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Given the statement : "Men who are intelligent have knowledge."

What is the correct representation of the statement in first-order predicate calculus?

- $\forall x$ man $(x) \wedge$ intelligent $(x) \rightarrow \exists y$ knowledge $(y) \wedge$ have knowledge $(x, y)$.
- $\forall x \exists y$ man $(x) \wedge$ intelligent $(x) \rightarrow$ knowledge $(y) \wedge$ have knowledge $(x, y)$
- $\forall x, y$ man $(x) \wedge$ intelligent $(x) \wedge$ knowledge $(y) \rightarrow$ have knowledge $(x, y)$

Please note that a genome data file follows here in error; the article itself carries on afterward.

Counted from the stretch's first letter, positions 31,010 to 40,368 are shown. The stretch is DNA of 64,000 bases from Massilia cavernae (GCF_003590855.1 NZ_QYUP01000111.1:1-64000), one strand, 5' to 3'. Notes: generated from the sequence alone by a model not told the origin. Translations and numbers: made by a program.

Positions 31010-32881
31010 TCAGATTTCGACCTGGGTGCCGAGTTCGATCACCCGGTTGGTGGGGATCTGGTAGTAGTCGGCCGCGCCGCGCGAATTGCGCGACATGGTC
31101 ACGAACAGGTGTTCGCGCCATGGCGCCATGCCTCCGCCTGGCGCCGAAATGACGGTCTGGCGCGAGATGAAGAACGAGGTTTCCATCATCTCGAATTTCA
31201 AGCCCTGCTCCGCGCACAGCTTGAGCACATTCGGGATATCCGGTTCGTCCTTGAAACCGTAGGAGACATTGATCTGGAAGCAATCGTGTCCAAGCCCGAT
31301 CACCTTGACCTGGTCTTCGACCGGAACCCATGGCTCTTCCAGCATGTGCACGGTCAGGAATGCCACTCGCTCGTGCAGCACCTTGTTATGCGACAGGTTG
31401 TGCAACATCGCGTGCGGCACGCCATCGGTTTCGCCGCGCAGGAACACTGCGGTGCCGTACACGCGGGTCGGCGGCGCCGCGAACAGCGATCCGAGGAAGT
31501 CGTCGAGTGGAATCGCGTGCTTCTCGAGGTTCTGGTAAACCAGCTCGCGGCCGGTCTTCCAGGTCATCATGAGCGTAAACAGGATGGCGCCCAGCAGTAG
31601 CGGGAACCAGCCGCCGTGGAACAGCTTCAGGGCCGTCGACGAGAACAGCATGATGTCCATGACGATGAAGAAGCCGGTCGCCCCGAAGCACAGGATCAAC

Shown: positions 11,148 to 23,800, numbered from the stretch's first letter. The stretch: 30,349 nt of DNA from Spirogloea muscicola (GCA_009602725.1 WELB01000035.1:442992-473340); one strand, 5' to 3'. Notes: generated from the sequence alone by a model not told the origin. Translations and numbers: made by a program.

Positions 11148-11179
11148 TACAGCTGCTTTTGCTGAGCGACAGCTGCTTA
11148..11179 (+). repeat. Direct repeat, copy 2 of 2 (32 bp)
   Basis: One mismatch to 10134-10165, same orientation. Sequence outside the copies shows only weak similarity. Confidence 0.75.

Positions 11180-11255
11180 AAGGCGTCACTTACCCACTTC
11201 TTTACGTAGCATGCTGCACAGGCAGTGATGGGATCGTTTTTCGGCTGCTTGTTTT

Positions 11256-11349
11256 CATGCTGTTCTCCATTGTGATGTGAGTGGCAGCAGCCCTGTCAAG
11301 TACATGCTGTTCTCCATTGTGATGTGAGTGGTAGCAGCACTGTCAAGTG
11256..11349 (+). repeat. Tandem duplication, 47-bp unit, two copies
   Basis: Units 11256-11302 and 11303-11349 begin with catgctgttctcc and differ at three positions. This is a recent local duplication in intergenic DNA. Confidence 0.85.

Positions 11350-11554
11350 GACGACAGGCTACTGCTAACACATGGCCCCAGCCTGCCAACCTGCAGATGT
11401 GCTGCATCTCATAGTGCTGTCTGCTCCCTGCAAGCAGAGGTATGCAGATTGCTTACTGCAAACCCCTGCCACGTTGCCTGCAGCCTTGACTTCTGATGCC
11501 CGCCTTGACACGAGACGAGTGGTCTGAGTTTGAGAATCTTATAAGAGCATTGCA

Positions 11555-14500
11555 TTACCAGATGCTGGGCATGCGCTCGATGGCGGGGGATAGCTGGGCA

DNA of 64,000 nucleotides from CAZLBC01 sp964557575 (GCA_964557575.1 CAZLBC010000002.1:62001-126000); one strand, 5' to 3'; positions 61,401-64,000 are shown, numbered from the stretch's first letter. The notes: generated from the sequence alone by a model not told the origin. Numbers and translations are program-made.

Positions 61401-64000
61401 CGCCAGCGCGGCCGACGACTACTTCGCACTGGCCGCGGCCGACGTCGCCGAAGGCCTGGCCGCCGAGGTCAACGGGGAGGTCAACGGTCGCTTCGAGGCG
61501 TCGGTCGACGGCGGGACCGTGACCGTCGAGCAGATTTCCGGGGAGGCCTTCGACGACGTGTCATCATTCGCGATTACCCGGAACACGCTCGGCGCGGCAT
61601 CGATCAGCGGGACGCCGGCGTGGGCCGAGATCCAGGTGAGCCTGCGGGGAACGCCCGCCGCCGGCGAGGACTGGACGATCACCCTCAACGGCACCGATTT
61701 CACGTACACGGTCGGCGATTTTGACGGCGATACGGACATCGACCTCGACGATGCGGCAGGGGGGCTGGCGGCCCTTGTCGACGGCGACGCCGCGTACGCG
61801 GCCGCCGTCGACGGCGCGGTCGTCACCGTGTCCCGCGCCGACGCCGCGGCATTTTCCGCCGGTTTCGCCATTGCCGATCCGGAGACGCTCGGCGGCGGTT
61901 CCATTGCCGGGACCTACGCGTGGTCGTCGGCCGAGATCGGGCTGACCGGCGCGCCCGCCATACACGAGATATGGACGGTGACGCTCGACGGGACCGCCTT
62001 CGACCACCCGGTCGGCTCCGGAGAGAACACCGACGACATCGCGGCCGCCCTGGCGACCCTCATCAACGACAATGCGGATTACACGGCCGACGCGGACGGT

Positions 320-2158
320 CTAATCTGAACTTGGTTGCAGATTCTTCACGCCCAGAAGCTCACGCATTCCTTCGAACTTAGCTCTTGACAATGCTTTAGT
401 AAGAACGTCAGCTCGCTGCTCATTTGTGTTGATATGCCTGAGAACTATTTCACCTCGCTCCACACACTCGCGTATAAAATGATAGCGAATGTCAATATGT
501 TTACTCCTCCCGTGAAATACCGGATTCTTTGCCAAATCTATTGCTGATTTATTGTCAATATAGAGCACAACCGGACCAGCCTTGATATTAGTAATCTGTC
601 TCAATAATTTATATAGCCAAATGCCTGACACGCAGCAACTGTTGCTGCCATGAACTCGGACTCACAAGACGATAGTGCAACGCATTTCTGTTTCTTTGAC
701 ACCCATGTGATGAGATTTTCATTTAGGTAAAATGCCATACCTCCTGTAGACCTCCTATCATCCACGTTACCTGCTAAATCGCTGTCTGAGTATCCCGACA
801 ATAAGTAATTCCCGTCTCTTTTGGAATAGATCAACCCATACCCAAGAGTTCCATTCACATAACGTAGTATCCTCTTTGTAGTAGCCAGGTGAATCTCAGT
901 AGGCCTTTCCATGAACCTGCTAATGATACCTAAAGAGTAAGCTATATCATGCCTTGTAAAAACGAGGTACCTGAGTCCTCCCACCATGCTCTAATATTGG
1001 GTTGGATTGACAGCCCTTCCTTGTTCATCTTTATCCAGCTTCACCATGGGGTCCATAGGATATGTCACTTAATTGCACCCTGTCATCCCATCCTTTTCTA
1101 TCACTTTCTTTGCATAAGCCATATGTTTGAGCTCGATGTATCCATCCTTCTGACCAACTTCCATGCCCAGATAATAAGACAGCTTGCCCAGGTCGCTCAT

- None of the above.

8 votes

Best answer

a is correct.

b is wrong due to implication having lower precedence than quantifiers. It will be evaluated as $\left(\forall x \exists y \text{man} (x) \wedge \text{intelligent}(x)\right) \implies \left(\text{knowledge} (y) \wedge \text{have knowledge} (x,y) \right)$.

Here, for the RHS, there is no quantification for $x$ or $y$, meaning it must be true for every $x$ and $y$.

We can make (b) correct by writing it as follows:

$\forall x \exists y \left( \text{man} (x) \wedge \text{intelligent}(x) \implies \text{knowledge} (y) \wedge \text{have knowledge} (x,y) \right)$

Ref: https://en.wikipedia.org/wiki/First-order_logic#Notational_conventions